On April 5, 1933, President Franklin D. Roosevelt scratched his signature at the end of Executive Order 6102.
This was during the Great Depression. FDR had declared a national emergency.
The order read, in part…
I, Franklin D. Roosevelt… declare that said national emergency still continues to exist and… hereby prohibit the hoarding of gold.
FDR’s decree forced law-abiding Americans to take their gold savings to a bank and swap them for paper U.S. dollars at the fixed exchange rate at the time.
Citizens caught “hoarding” (aka owning) gold faced fines up to $10,000 – a small fortune back then – or up to 10 years in jail.
This ban lasted until President Ford reversed it with Executive Order 11825. Ford signed that order on December 31, 1974 – more than 41 years later.
Judging from the reader feedback we’ve been getting… a lot of folks fear the feds could come after gold again. For example, this from Legacy subscriber Steven B…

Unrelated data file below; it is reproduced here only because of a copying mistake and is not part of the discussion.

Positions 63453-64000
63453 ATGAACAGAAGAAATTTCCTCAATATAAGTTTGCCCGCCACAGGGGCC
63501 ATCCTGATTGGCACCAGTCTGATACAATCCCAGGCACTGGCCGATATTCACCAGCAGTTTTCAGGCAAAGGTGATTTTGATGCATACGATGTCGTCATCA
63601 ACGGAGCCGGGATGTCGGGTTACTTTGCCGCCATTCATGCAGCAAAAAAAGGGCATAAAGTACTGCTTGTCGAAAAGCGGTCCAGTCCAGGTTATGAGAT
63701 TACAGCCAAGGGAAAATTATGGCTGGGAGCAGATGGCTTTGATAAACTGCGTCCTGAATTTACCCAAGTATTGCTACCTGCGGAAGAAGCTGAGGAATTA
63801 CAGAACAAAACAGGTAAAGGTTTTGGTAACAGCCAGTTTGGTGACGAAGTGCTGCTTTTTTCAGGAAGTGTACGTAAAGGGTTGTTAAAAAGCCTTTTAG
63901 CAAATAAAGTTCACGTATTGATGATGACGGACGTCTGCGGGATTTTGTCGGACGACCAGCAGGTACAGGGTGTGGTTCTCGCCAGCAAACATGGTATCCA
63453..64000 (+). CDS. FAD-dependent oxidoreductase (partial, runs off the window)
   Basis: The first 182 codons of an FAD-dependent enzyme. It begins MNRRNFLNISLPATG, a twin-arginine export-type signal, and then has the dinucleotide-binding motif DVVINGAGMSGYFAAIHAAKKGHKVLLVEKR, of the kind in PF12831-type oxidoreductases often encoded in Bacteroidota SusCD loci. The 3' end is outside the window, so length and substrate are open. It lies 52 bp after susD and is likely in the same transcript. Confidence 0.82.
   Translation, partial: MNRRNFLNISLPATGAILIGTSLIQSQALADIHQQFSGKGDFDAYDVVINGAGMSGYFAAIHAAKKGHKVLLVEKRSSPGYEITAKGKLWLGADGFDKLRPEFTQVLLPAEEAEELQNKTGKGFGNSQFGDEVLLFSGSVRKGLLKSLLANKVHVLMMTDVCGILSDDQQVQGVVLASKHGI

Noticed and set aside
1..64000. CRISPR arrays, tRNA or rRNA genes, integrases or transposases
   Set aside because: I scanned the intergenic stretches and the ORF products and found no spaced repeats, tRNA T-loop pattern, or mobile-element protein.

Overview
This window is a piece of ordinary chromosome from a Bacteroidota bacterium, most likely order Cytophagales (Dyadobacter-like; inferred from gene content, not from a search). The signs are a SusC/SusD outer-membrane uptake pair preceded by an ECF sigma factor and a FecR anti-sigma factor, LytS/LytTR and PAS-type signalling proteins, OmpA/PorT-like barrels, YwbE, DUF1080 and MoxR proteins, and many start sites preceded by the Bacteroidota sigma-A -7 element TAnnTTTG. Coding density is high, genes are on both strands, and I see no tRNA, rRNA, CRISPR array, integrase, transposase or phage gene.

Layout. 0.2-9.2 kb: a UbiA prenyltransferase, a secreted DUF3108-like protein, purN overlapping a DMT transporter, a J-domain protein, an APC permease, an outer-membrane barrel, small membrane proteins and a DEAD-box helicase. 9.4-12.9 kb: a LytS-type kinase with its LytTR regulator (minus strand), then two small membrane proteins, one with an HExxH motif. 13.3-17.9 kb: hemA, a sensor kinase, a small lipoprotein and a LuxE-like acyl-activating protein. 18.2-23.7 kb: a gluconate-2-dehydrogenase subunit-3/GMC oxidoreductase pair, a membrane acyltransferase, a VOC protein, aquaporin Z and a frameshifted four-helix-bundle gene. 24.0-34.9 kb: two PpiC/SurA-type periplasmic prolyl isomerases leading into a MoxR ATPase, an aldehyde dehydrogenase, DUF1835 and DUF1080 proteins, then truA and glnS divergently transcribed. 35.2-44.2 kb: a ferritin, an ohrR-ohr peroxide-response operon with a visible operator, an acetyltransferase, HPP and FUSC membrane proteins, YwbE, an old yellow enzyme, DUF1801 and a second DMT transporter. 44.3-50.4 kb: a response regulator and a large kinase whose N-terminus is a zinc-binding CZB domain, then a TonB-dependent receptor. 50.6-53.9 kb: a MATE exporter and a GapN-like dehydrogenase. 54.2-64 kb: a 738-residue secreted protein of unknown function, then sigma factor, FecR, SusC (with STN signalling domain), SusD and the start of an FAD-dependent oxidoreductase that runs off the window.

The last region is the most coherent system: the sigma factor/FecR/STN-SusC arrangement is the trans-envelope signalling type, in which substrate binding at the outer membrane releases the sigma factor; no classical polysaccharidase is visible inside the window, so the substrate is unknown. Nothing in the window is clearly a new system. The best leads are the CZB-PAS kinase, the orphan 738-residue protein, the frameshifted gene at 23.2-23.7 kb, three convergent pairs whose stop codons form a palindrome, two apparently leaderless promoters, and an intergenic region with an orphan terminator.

Why won’t the feds confiscate gold again? With the government knowing everything about us it seems easy to do.
They’re also worried Executive Order 6102 sets a precedent for the feds to ban “digital gold” – bitcoin.
As Legacy subscriber James D. writes…
What would stop governments from making crypto illegal? It seems to me no asset is guaranteed against a rogue government. Is there any way to be truly safe?
I’ve read dozens of other emails like this from worried readers. So in today’s dispatch, I (Chris Lowe) want to put you at ease once and for all.